Opening a freight brokerage can be a great way to accelerate your earnings. Freight brokers play an important role within the transportation industry by connecting shippers with transportation companies for trucks required to deliver their goods. While some shippers have contracts with specific trucking carriers, others rely on freight brokers for added flexibility, greater speed of delivery, and lower costs.
Freight brokers are required to comply with the Federal Motor Carrier Safety Administration’s regulations for licensing. There are a few different types of operating authority licenses that freight brokers need to operate within the US, depending on the type of cargo they broker. All of the different types of freight broker operating authority require brokers to meet certain requirements, including being bonded with a freight broker surety bond. Here is some information about freight broker bonds so that you can get started with your business and ensure that it successfully operates.
What Is a Freight Broker Surety Bond?
Also known as a BMC-84 bond, a freight broker surety bond is a type of guarantee issued by a surety company that the principal holder will perform the work as promised. It is not insurance since the principal broker is not protected from liability by the bond. Instead, a BMC-84 bond is required by the government before a broker can become licensed. It is meant to protect the companies that rely on the broker and contract with it for services and to ensure that the broker will comply with the applicable regulations and laws while operating.
If a freight broker fails to fulfill its contractual obligations, a claim can be filed against the bond. However, the surety company is not responsible for paying the claim. Instead, the freight broker must pay claims filed against its bond. The surety company only steps in when the freight broker fails to pay its claim. If a freight broker has unpaid claims, it could lose its surety and its ability to continue operating.
A broker that fails to pay a carrier what the carrier is owed might have a claim filed against its bond. The carrier’s claim will be in the amount the broker owes for the services the carrier provided for the shipper the broker connected the carrier to for the transportation of freight. An unpaid claim against the surety could result in the surety terminating the bond and the loss of the broker’s license. It can also make it more difficult for the broker to secure a new freight broker bond, forcing the broker out of business.
Why Are Freight Broker Bonds Necessary?
The Federal Motor Carrier Safety Administration requires brokers to secure operating authority licenses and to renew them annually to continue operating within the US. One of the requirements for securing and renewing an operating authority license is to secure and maintain a surety bond for freight brokers.
The governmental requirement for brokers to be bonded is meant to protect the companies that depend on them. This is why surety bonds for freight brokers protect the parties with which the brokers contract instead of the brokers themselves. If you do not secure and maintain a BMC-84 freight broker bond, you will not be able to operate your freight brokerage since you will not be able to secure or renew your operating authority.
Which Parties Are Involved in a Freight Broker Surety Bond?
The three parties that are involved in a freight broker bond include the following:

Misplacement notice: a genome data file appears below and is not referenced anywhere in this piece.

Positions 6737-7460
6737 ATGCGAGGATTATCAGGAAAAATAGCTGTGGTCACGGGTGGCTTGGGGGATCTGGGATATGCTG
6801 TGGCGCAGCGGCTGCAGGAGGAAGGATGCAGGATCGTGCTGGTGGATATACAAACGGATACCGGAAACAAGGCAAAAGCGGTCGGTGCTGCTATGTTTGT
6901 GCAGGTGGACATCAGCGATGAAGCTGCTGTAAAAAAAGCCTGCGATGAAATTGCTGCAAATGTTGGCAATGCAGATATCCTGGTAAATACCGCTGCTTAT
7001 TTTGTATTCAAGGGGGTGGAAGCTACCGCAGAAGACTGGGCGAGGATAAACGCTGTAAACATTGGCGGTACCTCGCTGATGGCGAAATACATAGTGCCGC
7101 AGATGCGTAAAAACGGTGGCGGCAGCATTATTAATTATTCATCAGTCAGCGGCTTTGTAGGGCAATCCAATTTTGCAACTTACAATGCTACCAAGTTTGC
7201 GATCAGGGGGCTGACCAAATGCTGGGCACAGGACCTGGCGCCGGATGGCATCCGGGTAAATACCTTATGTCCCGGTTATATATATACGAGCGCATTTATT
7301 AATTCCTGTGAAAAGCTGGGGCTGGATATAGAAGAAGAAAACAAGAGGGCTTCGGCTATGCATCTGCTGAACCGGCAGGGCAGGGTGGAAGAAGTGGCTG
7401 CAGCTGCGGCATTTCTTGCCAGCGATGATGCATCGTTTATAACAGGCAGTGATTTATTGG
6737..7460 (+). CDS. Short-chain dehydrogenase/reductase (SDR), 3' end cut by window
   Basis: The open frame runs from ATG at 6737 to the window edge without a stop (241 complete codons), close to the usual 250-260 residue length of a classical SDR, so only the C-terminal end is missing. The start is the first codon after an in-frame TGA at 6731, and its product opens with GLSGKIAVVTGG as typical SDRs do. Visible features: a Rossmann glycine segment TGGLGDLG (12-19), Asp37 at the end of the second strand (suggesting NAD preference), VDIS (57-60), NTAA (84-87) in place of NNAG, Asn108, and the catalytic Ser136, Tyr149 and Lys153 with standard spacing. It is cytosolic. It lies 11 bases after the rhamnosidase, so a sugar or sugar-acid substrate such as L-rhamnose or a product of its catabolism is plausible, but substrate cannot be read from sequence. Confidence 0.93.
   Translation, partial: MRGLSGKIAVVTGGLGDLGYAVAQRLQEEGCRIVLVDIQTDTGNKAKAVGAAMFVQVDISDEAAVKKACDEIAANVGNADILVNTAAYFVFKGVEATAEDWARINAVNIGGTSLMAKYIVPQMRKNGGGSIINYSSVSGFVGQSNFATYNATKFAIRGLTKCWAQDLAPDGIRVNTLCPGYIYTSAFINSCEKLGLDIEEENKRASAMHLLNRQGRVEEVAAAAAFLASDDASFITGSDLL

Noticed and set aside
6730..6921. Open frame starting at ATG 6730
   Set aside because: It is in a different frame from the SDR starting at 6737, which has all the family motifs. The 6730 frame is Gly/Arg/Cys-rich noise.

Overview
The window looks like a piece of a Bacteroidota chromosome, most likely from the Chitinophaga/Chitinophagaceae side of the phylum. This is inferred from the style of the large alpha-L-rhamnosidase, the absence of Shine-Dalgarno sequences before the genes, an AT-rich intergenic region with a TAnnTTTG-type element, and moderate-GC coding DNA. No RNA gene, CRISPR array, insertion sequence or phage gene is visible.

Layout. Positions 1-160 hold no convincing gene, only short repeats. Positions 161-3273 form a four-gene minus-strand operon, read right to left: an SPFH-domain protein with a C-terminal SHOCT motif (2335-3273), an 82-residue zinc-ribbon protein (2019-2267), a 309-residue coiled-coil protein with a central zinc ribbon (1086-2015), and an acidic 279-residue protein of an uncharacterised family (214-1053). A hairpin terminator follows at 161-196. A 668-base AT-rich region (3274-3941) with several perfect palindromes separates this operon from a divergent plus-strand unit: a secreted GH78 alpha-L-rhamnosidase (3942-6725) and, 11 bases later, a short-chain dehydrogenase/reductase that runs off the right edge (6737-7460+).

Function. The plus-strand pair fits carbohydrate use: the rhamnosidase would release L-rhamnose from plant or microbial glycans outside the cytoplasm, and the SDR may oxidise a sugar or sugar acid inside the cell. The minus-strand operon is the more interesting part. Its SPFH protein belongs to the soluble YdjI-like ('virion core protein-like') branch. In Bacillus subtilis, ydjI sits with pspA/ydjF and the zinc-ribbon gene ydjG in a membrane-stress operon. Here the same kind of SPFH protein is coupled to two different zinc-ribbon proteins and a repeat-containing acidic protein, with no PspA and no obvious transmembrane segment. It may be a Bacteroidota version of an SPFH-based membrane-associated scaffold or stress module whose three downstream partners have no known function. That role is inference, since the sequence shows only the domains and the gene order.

• Principal – The freight broker seeking the bond to secure or maintain its operating authority license
• Obligee – The governmental agency requiring the bond, which is the FMCSA
• Surety – The surety company issuing the surety bond
How a Freight Broker Bond Works
A freight broker must find a surety company to issue a bond so that the broker can secure an operating authority license from the FMCSA. The surety company will go through an underwriting process before agreeing to issue the bond. It will review the broker’s credit and financial history, ensure that the broker has sufficient working capital to cover the maximum bond amount and check its history for past problems.
The bond functions similarly to a person’s credit score. If a broker has a history of multiple claims or past unpaid claims, the surety company might deny the application for the BMC-84 bond. If it does agree to move forward with issuing the bond, the freight broker bond cost will be much higher than if the company had instead established a good operating record.
The principal must pay a percentage of the maximum bond amount upfront to secure the bond. This cost might range from 1% of the total bonded amount for freight brokers with good credit and reputations to 15% for those with poor credit or with marks on their records.
Freight broker bonds expire, but they can be renewed. Since a freight broker must also renew its operating authority annually with the FMCSA, it must maintain its surety bond and renew it if it is getting ready to expire. A surety company can also terminate a bond when the principal has unpaid claims and refuse to renew it.
While freight broker bonds are not insurance and do not protect your business, they are a necessary part of operating a freight brokerage in the US. You cannot secure or renew your operating authority to broker freight between shippers and carriers within the US without having a valid freight broker surety bond.
Since your history with your bond could potentially harm your business reputation and your ability to continue operating, it is critical for your company to establish a good record and to meet its obligations if any claims are filed against your surety. Establishing a good history by complying with the law and meeting your contractual obligations can help your business to be more successful.